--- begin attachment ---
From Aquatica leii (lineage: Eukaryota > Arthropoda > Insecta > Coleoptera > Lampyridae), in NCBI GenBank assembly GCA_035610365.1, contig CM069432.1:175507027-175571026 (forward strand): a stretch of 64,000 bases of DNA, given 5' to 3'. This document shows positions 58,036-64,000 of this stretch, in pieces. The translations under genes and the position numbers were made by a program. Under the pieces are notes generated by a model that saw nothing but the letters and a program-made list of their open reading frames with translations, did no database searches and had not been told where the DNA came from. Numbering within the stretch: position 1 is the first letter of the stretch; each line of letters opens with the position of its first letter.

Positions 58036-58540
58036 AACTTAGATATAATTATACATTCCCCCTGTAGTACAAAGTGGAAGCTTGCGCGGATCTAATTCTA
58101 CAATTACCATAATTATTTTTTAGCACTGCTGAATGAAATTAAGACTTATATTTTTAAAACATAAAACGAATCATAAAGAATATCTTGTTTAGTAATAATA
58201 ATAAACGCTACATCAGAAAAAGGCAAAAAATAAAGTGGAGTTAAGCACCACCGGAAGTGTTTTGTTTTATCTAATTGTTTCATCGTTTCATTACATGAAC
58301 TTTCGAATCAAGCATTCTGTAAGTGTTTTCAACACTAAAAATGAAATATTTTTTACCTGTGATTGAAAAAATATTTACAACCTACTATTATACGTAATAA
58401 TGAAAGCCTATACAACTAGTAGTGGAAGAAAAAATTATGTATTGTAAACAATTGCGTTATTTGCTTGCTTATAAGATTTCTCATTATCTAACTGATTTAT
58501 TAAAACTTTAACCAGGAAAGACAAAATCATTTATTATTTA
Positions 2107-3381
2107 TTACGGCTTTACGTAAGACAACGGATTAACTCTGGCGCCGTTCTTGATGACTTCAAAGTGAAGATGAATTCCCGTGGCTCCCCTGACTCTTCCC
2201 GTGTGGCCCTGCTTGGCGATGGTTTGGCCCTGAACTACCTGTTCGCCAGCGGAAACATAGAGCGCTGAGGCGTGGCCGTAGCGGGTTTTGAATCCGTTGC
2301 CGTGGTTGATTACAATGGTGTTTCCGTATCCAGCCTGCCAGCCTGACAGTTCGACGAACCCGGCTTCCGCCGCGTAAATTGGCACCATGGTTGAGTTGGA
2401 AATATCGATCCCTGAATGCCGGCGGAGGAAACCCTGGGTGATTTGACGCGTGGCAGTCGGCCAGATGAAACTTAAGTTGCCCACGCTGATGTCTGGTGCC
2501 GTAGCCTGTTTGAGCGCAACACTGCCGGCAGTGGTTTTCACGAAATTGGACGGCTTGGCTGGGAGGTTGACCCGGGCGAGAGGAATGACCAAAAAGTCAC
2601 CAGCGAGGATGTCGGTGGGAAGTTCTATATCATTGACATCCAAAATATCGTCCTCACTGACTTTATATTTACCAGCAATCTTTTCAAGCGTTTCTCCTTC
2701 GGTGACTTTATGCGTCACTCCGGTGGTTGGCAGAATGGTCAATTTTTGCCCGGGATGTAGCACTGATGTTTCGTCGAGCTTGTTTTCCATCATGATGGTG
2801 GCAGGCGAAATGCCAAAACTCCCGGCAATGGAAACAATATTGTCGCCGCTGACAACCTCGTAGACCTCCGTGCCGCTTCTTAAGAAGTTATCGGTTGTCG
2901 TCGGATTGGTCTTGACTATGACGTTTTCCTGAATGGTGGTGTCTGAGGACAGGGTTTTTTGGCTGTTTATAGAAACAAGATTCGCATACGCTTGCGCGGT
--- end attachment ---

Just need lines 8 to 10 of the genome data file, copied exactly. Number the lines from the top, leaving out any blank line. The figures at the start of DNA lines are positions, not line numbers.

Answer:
58501 TAAAACTTTAACCAGGAAAGACAAAATCATTTATTATTTA
Positions 2107-3381
2107 TTACGGCTTTACGTAAGACAACGGATTAACTCTGGCGCCGTTCTTGATGACTTCAAAGTGAAGATGAATTCCCGTGGCTCCCCTGACTCTTCCC